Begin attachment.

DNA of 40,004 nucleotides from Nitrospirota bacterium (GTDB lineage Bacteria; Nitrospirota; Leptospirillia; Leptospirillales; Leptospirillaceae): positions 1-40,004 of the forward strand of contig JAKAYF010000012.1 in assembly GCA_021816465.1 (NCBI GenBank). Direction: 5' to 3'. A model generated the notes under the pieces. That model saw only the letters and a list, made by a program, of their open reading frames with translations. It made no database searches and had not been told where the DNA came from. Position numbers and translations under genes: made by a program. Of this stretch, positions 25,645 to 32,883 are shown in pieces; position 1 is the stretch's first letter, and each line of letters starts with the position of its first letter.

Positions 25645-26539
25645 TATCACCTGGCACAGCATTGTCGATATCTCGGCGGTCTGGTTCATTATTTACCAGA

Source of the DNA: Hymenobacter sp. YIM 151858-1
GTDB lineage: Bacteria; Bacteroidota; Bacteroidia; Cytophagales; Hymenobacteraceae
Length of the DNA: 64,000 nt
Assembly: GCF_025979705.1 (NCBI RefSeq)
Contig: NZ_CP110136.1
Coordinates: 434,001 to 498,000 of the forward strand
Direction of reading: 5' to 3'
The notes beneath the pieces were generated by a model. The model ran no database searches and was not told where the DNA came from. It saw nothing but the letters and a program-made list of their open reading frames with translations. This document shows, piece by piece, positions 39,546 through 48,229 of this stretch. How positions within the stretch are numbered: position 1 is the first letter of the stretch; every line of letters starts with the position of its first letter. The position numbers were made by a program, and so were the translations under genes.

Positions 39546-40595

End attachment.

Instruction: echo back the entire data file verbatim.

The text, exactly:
DNA of 40,004 nucleotides from Nitrospirota bacterium (GTDB lineage Bacteria; Nitrospirota; Leptospirillia; Leptospirillales; Leptospirillaceae): positions 1-40,004 of the forward strand of contig JAKAYF010000012.1 in assembly GCA_021816465.1 (NCBI GenBank). Direction: 5' to 3'. A model generated the notes under the pieces. That model saw only the letters and a list, made by a program, of their open reading frames with translations. It made no database searches and had not been told where the DNA came from. Position numbers and translations under genes: made by a program. Of this stretch, positions 25,645 to 32,883 are shown in pieces; position 1 is the stretch's first letter, and each line of letters starts with the position of its first letter.

Positions 25645-26539
25645 TATCACCTGGCACAGCATTGTCGATATCTCGGCGGTCTGGTTCATTATTTACCAGA

Source of the DNA: Hymenobacter sp. YIM 151858-1
GTDB lineage: Bacteria; Bacteroidota; Bacteroidia; Cytophagales; Hymenobacteraceae
Length of the DNA: 64,000 nt
Assembly: GCF_025979705.1 (NCBI RefSeq)
Contig: NZ_CP110136.1
Coordinates: 434,001 to 498,000 of the forward strand
Direction of reading: 5' to 3'
The notes beneath the pieces were generated by a model. The model ran no database searches and was not told where the DNA came from. It saw nothing but the letters and a program-made list of their open reading frames with translations. This document shows, piece by piece, positions 39,546 through 48,229 of this stretch. How positions within the stretch are numbered: position 1 is the first letter of the stretch; every line of letters starts with the position of its first letter. The position numbers were made by a program, and so were the translations under genes.

Positions 39546-40595